Originally published by the Stanford Social Innovation Review and reprinted with permission.
Originally published by the Global Education Monitoring Report and reprinted with permission.
The plight of refugees is in the news every day, and not a moment too soon. Refugee children and adolescents suffer from having almost all of their rights taken from them at one point or another, if not all at the same time. Addressing their needs requires new thinking, and fast. Read more.
Originally published by Reuters and reprinted with permission.
Argentina unveiled plans on Friday to grant 1,000 university scholarships to Syrian refugees over the next five years after facing criticism from human rights groups for stalling on a commitment last year to take in 3,000 refugees. Read more.
Originally published by Technical.ly and reprinted with permission.
In 2013, while studying at Carleton College in Minnesota, Bailey Ulbricht spent two months on the Turkish/Syrian border. There she met Syrian refugees who wanted to return to school but couldn’t — Turkish universities required English language skills that many lacked. Ulbricht figured she could help, at least in the case of a few friends. Read more.
Barnard Responds to Syrian Crisis Through Creation of the Ann and Andrew Tisch Scholarship for Refugee Women
Originally published by Barnard College and reprinted with permission.
“Like millions of people,” says Ann Tisch, “we witness the horror of what’s going on in Syria and other nations around the globe. By sponsoring and funding this scholarship, we can make a contribution. We hope that the Barnard scholarship will become a copycat initiative, with other colleges inspired to follow this example.” Read more.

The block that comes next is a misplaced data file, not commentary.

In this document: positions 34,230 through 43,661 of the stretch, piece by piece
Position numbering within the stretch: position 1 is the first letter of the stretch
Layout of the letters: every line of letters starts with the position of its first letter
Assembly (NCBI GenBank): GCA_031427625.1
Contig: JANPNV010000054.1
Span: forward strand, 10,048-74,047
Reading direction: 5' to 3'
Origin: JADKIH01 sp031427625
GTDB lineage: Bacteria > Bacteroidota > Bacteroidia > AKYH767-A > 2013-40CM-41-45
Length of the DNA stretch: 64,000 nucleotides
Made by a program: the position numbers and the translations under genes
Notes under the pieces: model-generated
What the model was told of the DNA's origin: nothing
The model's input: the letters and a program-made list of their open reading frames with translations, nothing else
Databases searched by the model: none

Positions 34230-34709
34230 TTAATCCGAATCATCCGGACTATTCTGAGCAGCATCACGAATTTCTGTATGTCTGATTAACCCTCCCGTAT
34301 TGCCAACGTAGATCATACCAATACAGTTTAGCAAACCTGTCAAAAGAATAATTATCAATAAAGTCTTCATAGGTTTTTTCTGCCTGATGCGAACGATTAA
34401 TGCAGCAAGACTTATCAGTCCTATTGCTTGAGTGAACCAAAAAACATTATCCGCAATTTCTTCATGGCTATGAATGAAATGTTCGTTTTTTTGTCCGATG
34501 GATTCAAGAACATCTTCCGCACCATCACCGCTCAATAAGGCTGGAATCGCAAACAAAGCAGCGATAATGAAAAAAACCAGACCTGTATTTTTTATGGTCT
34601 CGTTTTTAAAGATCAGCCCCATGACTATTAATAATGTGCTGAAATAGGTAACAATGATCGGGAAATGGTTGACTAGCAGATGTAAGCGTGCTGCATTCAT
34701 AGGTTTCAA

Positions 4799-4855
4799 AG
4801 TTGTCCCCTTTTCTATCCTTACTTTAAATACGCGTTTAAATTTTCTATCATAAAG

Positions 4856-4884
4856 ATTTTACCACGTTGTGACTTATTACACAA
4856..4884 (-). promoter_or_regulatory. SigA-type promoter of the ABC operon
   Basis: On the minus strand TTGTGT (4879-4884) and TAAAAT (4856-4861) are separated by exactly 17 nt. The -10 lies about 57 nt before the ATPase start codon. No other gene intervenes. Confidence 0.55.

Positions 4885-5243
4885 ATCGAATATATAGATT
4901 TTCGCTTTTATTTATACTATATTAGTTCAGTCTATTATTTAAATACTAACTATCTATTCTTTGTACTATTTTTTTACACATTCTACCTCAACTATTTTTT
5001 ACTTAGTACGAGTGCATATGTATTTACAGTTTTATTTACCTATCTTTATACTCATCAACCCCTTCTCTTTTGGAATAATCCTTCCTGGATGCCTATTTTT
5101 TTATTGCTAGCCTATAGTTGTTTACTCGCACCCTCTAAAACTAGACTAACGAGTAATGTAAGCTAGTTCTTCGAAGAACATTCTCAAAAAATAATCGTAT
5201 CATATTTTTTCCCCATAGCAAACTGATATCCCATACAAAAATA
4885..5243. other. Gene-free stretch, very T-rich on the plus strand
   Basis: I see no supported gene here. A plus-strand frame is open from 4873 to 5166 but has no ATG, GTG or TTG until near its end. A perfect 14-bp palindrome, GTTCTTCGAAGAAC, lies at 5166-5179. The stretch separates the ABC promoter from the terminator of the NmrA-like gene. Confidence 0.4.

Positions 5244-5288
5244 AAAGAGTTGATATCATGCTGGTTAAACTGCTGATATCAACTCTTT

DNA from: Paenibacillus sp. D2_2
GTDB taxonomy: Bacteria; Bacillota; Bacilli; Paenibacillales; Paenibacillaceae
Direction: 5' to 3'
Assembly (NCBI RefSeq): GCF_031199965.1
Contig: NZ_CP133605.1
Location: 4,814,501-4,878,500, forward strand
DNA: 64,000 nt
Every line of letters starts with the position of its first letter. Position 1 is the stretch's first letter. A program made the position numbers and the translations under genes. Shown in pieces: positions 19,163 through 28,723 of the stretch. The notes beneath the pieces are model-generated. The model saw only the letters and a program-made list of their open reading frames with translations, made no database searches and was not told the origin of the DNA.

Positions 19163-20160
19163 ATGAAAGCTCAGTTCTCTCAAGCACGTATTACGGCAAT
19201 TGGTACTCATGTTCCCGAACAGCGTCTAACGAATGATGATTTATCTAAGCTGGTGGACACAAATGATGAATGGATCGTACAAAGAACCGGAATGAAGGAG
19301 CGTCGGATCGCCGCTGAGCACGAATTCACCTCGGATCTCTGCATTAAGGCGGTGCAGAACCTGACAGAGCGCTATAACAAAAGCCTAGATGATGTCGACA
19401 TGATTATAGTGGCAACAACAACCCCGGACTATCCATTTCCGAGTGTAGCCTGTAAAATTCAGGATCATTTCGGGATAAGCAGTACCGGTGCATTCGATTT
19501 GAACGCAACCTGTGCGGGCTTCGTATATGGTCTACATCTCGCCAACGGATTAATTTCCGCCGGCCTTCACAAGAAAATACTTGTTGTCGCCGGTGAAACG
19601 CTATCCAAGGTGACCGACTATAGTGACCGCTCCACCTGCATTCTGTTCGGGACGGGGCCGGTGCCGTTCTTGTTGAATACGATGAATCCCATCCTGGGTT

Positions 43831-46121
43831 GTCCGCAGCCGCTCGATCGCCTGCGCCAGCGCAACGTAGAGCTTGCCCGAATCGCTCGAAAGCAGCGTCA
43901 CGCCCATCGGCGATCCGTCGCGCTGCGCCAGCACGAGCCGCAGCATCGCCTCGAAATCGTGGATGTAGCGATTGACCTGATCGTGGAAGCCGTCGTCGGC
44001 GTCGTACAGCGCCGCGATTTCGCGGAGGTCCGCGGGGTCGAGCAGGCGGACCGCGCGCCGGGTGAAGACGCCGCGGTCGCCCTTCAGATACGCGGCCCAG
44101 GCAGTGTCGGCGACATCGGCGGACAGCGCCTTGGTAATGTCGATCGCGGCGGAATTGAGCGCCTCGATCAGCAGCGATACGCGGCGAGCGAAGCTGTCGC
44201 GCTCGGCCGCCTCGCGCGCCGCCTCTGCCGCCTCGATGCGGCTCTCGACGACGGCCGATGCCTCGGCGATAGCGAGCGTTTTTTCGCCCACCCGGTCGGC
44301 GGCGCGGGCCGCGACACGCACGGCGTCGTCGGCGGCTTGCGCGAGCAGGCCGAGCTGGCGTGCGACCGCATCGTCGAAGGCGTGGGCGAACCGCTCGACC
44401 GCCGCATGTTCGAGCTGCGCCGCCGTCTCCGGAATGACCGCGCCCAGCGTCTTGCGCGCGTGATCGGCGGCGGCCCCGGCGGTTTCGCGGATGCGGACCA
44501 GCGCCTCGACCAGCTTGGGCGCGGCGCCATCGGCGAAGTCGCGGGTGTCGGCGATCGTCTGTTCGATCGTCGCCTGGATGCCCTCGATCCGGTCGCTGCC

Originally published by the UNHCR and reprinted with permission.
Despite the assistance of UNHCR’s DAFI scholarship programme in Lebanon, Syrian refugees in higher education are the exception to the rule. Read more.
Originally published by University World News and reprinted with permission.
Originally published by NewStatesman and reprinted with permission.
Originally published by The Washington Post and reprinted with permission.
Sinan Zeino had almost completed college when war got in the way. In 2013, Zeino was just six credits short of graduating from Al-Baath University in Syria. Then, one day on his commute to school, the bus in front of the one he was riding in drove over a land mine and exploded. Read more.
Originally published by The Flat Hat and reprinted with permission.
During Tuesday night’s Student Assembly (SA) senate meeting, Class of 2020 President Kelsey Vita introduced a bill that would codify SA support of the College of William and Mary becoming a member of the Institute for International Education and the Syria Consortium. Read more